Light affects us all in different ways. Some people want to raise their arms and greet the morning rays with gleeful shouts. Others turn into vampires and hide under the bed covers. These people usually need coffee before they’ll so much as peek out from under the sheets.
Regardless how humans may react when showered with sunshine, it may be helpful for the serious gardener to know: how does light affect plant growth? The answer could mean the difference between plants that dance and plants that crawl back into the dirt like the undead.
Listen to this post on the Epic Gardening Podcast
Why Do Plants Need Light?
You might recall your old science classes in grade school discussing photosynthesis when answering the question, “How does sunlight affect plant growth?” Perhaps it looked something like this: 6H2O + 6CO2 —-> C6H12O6 + 6O2.
Well, that’s a lot of numbers and letters.
Perhaps this description is a little easier to comprehend if you have forgotten all that chemical equation stuff: plants use light, water, and carbon dioxide to make sugar, which is converted to ATP (the stuff that fuels all living things) by cellular respiration.
Chlorophyll absorbs the sun’s energy. Carbon dioxide enters the leaves through tiny pores. The roots draw up water from the soil. The energy from the light is what chops up the water molecules like your favorite horror movie villain. This horrific act gives us the oxygen we need to breathe so I guess it isn’t all that horrifying. The carbon dioxide befriends the abandoned hydrogen to make the plant’s fuel.
Who’d have thought the horror villain in this photosynthesis tale is actually the good guy?
What Kind of Light Do Plants Need?
Not all light is exactly the same. You may be wondering about indoor light systems and how they compare to natural sunlight. Here’s a quick explanation of what light plants actually need and use.
Most people are familiar with the breakdown of light into colors as displayed by a rainbow after a storm. Light from the sun refracting through raindrops allows us the rare and beautiful glimpse of Roy G. Biv. The spectrum includes these colors as well as many other types of wavelengths, like cosmic rays and gamma rays.
Well, we’ve already dabbled in the horror genre. I suppose it’s appropriate we’ve stumbled into the science-fiction realm now. It won’t be long until I’ll be telling you how to grow plants on the moon.
Phytosynthetically Active Radiation
A new question may be forming in your mind now that we’re talking rainbows: does the color of light affect plant growth? It does indeed.
We use nanometers to measure wavelengths. Plants use different ranges of nanometers for different growth phases. The useful range for gardeners to know is referred to as this mouthful of a phrase, Phytosynthetically Active Radiation. Measured from 400 to 700 nanometers, this range encompasses all those colors we adore.
However, PAR is not used all at once. The purple and blue light wavelengths, 400 to 490 nanometers, stimulate the vegetative growth phase while the yellow-orange-red wavelengths are used for flowering and fruiting. You emerald lovers probably already know that the plant doesn’t use the green wavelength and reflects it back to our eyes.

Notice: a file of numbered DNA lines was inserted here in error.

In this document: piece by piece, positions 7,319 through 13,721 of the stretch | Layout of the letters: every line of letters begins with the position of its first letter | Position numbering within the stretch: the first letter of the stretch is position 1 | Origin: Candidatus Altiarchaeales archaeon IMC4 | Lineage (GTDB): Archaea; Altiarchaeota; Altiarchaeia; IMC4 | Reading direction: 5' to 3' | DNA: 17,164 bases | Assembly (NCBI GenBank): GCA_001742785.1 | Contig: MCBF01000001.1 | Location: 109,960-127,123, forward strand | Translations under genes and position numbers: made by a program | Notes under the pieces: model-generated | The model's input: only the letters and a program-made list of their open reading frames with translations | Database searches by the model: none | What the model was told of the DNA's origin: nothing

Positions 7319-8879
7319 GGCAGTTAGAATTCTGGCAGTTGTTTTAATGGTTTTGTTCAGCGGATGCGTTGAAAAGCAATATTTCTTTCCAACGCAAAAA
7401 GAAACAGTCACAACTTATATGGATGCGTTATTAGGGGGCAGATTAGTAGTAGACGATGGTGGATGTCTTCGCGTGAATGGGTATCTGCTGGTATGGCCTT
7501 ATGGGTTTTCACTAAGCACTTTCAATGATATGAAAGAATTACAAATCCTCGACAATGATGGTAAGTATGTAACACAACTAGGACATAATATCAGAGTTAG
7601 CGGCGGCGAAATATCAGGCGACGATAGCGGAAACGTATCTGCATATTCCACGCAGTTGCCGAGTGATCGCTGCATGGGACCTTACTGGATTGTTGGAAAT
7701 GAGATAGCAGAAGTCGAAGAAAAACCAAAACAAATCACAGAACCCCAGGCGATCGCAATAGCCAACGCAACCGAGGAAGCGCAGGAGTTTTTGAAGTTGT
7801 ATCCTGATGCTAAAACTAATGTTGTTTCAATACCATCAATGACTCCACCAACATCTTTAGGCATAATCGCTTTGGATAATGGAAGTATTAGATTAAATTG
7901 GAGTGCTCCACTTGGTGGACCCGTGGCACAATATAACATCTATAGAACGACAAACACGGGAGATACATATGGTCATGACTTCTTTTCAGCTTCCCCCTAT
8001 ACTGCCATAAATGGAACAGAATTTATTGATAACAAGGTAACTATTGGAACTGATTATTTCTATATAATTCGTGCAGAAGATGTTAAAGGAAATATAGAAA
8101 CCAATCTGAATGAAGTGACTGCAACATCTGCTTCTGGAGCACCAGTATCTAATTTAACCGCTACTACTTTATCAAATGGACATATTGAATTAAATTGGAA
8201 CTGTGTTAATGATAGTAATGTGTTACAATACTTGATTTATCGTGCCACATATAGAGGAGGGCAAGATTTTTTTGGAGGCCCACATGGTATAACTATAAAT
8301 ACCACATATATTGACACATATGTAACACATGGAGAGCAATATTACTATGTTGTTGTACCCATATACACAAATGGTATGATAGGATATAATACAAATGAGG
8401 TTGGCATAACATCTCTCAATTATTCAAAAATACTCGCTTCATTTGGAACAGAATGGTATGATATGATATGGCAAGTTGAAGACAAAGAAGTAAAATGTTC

So when choosing colors of light to use on your plants, skip on the green lights and aim for either the shorter, faster wavelengths of purple and blue or the longer, slower wavelengths of yellow, orange, and red.
All over the world you will find native plants that thrive in their unique conditions. The Beast’s enchanted rose might have withered long before Beauty arrived to save the castle if he lived in, say, Death Valley. How well a plant grows depends on three factors: wavelength, duration, and intensity.
We’ve already touched on the wavelengths that plants like. What about the ones that they abhor? Different nanometers of ultraviolet rays may do nothing at all for your plants but some ranges can be extremely detrimental.
How long a plant is in the sun will affect its growth. Alaskan gardeners can grow gigantic pumpkins that need a crane to lift them onto weight scales due to their crazy amounts of sunlight in the summertime. Other plants might not like such a long sunbath and end up seeking shade back under the soil.
Intensity refers to how strong the light is and goes hand-in-hand with duration. If the light is too strong, the plant will scorch like a vampire who forgot the key to his coffin after a late night of partying. If it’s not strong enough, your little vampire won’t even come out and play.
Indoor Grow Lights vs. Sunlight: Which Wins?
The effect of indoor light on your little green babies depends on the type of bulbs you choose. While sunlight will always have a natural edge to quality, providing everything the plant needs to grow, full-spectrum bulbs are almost equal to the sun’s herculean task of feeding your fronds.
For more information on grow lights, from the standard fluorescent light to the sci-fi-esque LED and plasma lights, check out my in-depth guide to indoor grow lights here.
Whether you are a morning person or a night-crawling creature, your plants have their own light needs that must be met. Now that you understand how your plants use light to make their food, you can feel confident in choosing your own light sources that suit your needs as well as your garden’s. And if your setup really does look like something out of a Star Trek episode, send me pictures!
In the meantime, any questions and comments are welcome. Share this article with your friends and make your light wishes come true together. Thanks for reading!